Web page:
According to Europol, the FBI and law enforcement agencies in France and Ukraine coordinated the raids, which led to the seizure of $375,000 in cash and two luxury vehicles, and the freezing of $1.3 million in cryptocurrency.
Europol described the two suspects as “prolific”, who demanded between €5 and €70 million ($5.8 million and $81.3 million) from the victims. But a spokesman for the EU’s law enforcement arm declined to identify the two people or what type of ransomware was allegedly used, citing legal reasons and an ongoing investigation.
“The organized crime group is suspected of carrying out targeted attacks against very large industrial groups in Europe and North America since April 2020,” said Europol spokeswoman Claire Georges.
According to a Europol statement, four FBI personnel were in Ukraine to help coordinate the raid. The FBI did not respond to a request for comment.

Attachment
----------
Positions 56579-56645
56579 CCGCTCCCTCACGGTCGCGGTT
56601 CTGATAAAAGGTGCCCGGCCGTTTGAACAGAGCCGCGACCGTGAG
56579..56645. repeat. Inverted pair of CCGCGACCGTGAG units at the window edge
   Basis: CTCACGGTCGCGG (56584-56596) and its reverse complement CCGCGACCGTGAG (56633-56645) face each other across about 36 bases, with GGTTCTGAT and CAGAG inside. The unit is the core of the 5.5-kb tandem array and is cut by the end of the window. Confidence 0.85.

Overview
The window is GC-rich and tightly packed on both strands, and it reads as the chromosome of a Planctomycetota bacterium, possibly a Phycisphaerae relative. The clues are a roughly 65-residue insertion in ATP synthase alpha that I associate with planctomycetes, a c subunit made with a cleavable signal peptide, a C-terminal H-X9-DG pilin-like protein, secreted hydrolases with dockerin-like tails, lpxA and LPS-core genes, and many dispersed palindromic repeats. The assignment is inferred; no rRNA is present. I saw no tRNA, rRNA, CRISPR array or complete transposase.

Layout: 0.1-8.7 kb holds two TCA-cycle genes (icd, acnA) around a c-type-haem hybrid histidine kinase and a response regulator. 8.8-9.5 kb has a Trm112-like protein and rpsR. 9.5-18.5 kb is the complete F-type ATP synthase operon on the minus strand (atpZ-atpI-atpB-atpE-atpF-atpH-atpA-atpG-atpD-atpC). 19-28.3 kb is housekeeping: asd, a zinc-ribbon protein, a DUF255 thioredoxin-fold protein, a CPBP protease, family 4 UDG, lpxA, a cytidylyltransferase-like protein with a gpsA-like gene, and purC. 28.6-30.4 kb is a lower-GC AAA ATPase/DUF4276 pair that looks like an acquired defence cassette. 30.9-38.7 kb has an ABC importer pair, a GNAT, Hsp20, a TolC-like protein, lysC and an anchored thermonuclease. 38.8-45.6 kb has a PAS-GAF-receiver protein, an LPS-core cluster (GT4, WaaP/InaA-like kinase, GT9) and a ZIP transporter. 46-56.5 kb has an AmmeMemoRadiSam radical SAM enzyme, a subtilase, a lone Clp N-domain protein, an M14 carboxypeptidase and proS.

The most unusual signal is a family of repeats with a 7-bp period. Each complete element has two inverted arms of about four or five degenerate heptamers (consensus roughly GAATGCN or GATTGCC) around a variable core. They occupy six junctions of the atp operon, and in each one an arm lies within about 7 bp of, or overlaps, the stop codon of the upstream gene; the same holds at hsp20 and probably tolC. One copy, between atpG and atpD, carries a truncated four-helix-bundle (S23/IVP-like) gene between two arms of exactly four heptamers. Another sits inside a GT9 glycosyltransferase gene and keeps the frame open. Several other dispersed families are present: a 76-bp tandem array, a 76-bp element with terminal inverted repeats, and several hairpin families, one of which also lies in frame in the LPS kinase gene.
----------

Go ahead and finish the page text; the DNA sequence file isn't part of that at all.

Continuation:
Mark Arena, CEO of cybersecurity firm Intel 471, said he believed the two men arrested were “colleagues” rather than “core operators” of a well-known ransomware service.
“Many actors have used or have had multiple ransomware services, so we caution against associating this action with any one specific ransomware service,” Arena told Granthshala.
John Fokker, a former cybercrime investigator with Dutch police, said it often takes years for law enforcement agencies to “build up a solid case” against ransomware gangs that publicly boast about their victims but operate in the shadows. Huh. In this case, Europol said that investigators held a dozen meetings to prepare for the raid.
“Ukraine has proven ready and committed to arresting ransomware criminals within its borders – something that has been a major challenge with Russia,” Fokker, who now heads cyber investigations at McAfee Enterprise, told Granthshala. .
In June, President Joe Biden urged Russian President Vladimir Putin to crack down on cybercriminals operating from Russian soil, but US officials have been skeptical of Moscow’s willingness to do so.
Credit : www.cnn.com